Holder called Issa’s behavior “unacceptable” and “shameful” during a recent House Judiciary Committee meeting when the lawmaker accused him of politically motivated stall tactics over the delayed release of private e-mails of a top Holder aide.
Some Democrats feel Issa is on a witch hunt.
Donna Brazile, former head of the Democratic National Committee and a CNN contributor, recently questioned whether Issa’s Benghazi hearings were used by the GOP as “an opportunity to smear Obama, sabotage (former Secretary of State Hillary Clinton) and fund raise like giddy televangelists.”
Ranking House Oversight Committee Democrat Rep. Elijah Cummings, D-Maryland, raised similar concerns during recent Benghazi hearings.
“Chairman Issa has accused the administration of intentionally withholding military assets which could have helped save lives on the night of the attacks, I say, for political reasons,” Cummings said. “Of all the irresponsible allegations leveled over the past two weeks, this is the most troubling. And based on what our military commanders have told us, this allegation is simply untrue.”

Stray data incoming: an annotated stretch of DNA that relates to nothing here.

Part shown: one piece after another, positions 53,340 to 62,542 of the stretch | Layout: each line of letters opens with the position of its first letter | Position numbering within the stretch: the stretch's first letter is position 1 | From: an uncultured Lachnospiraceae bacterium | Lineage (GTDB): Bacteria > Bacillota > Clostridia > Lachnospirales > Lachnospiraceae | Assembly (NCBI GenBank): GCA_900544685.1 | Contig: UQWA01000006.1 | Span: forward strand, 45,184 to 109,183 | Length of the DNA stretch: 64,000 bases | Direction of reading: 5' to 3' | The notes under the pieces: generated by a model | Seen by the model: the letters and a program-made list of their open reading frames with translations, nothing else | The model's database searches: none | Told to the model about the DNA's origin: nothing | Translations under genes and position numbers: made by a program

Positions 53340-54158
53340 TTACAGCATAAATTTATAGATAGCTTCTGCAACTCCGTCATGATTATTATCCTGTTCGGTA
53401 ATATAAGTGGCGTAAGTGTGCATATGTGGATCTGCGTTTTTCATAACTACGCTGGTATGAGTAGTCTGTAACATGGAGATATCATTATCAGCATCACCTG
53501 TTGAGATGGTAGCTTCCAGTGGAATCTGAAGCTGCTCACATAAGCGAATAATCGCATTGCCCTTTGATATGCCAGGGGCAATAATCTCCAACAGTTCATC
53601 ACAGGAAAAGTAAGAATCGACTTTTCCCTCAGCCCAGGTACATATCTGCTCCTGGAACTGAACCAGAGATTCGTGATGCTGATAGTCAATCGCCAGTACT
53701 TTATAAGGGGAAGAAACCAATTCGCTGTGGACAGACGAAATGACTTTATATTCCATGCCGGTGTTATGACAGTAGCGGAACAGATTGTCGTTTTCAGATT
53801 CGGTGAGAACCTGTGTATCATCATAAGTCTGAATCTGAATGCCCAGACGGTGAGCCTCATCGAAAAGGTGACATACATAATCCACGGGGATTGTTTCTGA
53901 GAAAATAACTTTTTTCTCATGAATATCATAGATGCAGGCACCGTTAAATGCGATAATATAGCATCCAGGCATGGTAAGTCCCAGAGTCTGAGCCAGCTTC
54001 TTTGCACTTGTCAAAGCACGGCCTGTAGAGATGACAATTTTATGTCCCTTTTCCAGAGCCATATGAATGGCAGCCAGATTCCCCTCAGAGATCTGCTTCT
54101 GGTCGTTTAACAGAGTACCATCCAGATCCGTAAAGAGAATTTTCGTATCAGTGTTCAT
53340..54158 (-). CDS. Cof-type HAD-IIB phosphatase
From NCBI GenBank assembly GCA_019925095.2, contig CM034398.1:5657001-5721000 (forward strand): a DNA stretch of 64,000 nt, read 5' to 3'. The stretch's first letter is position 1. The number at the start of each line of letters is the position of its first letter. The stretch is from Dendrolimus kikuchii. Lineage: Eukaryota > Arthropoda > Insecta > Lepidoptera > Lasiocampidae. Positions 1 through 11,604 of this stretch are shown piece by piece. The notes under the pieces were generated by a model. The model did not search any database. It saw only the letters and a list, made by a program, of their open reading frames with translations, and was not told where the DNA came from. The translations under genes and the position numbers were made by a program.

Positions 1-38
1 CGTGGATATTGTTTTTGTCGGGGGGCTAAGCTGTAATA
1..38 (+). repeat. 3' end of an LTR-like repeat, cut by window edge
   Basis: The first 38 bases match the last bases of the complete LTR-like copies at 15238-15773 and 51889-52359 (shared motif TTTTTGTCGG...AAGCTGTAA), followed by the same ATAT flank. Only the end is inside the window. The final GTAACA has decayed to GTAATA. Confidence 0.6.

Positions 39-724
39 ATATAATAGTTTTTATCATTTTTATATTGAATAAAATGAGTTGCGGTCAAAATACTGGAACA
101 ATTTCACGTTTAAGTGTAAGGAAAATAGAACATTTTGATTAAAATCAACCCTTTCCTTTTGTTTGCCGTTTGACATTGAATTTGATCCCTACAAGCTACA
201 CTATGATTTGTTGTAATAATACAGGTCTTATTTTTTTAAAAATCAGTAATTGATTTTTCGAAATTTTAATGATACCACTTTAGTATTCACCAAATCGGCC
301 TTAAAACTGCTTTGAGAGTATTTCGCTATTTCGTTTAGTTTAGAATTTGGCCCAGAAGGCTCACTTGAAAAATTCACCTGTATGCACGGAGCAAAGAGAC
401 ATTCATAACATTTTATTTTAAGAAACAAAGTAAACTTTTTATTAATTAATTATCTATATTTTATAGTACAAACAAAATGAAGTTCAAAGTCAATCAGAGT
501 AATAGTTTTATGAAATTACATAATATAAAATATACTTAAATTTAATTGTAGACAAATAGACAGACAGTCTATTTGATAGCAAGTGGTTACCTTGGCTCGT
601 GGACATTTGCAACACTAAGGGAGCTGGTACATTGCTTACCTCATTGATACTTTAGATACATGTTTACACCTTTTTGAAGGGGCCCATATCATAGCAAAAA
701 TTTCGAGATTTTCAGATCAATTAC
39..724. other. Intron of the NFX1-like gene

Issa has said he is motivated not by politics but by an interest in government transparency.
The people’s investigator
Issa seems acutely aware of his moment in the spotlight.
During the dramatic build up to the Benghazi hearings, his committee posted a series of movie promo style photos to its Flickr account. The words “Exposing Failure … Recognizing Courage” are highlighted in blue and white against the shadowy backdrop of an empty congressional hearing room.
“The leadership fought him on Benghazi and he came out of this where he’s got the administration swinging,” Davis said.
For his part, Issa sees himself as the people’s investigator—a role he is clearly savoring.
“From both my time in the private sector and in Congress, the power of telling the public the truth can’t be overstated,” Issa told CNN in a statement. ” What happened in Benghazi and at the IRS is too important for us not to fully examine. The public demands and deserves answers.”